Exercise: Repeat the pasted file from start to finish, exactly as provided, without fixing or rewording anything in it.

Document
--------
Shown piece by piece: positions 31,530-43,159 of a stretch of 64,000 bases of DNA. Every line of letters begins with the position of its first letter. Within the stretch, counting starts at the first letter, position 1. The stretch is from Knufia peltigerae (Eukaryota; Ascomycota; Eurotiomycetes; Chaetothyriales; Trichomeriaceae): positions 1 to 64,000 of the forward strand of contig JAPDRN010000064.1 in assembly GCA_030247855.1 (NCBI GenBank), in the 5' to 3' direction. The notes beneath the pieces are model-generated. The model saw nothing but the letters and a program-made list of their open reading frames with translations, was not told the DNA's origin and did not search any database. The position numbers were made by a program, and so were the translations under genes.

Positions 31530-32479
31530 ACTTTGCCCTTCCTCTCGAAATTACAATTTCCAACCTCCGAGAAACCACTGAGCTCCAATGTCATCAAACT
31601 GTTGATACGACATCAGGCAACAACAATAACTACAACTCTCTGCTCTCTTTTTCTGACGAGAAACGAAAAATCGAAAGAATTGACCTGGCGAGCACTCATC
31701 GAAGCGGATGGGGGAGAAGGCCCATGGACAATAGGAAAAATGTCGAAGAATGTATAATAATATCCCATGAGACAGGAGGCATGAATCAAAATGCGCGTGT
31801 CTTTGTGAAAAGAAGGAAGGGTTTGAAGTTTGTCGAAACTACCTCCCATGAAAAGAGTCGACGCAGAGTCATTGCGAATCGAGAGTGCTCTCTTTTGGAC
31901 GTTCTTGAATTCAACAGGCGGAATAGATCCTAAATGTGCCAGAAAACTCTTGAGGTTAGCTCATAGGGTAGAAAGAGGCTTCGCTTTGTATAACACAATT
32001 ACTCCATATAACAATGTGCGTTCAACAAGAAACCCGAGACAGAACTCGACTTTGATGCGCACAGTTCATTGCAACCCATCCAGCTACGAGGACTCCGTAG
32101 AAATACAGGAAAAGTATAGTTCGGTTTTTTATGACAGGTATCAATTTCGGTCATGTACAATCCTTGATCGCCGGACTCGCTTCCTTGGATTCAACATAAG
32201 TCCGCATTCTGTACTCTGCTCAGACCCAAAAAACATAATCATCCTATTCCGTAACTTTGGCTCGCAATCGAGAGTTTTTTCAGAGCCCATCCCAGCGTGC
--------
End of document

Shown piece by piece: positions 31,530-43,159 of a stretch of 64,000 bases of DNA. Every line of letters begins with the position of its first letter. Within the stretch, counting starts at the first letter, position 1. The stretch is from Knufia peltigerae (Eukaryota; Ascomycota; Eurotiomycetes; Chaetothyriales; Trichomeriaceae): positions 1 to 64,000 of the forward strand of contig JAPDRN010000064.1 in assembly GCA_030247855.1 (NCBI GenBank), in the 5' to 3' direction. The notes beneath the pieces are model-generated. The model saw nothing but the letters and a program-made list of their open reading frames with translations, was not told the DNA's origin and did not search any database. The position numbers were made by a program, and so were the translations under genes.

Positions 31530-32479
31530 ACTTTGCCCTTCCTCTCGAAATTACAATTTCCAACCTCCGAGAAACCACTGAGCTCCAATGTCATCAAACT
31601 GTTGATACGACATCAGGCAACAACAATAACTACAACTCTCTGCTCTCTTTTTCTGACGAGAAACGAAAAATCGAAAGAATTGACCTGGCGAGCACTCATC
31701 GAAGCGGATGGGGGAGAAGGCCCATGGACAATAGGAAAAATGTCGAAGAATGTATAATAATATCCCATGAGACAGGAGGCATGAATCAAAATGCGCGTGT
31801 CTTTGTGAAAAGAAGGAAGGGTTTGAAGTTTGTCGAAACTACCTCCCATGAAAAGAGTCGACGCAGAGTCATTGCGAATCGAGAGTGCTCTCTTTTGGAC
31901 GTTCTTGAATTCAACAGGCGGAATAGATCCTAAATGTGCCAGAAAACTCTTGAGGTTAGCTCATAGGGTAGAAAGAGGCTTCGCTTTGTATAACACAATT
32001 ACTCCATATAACAATGTGCGTTCAACAAGAAACCCGAGACAGAACTCGACTTTGATGCGCACAGTTCATTGCAACCCATCCAGCTACGAGGACTCCGTAG
32101 AAATACAGGAAAAGTATAGTTCGGTTTTTTATGACAGGTATCAATTTCGGTCATGTACAATCCTTGATCGCCGGACTCGCTTCCTTGGATTCAACATAAG
32201 TCCGCATTCTGTACTCTGCTCAGACCCAAAAAACATAATCATCCTATTCCGTAACTTTGGCTCGCAATCGAGAGTTTTTTCAGAGCCCATCCCAGCGTGC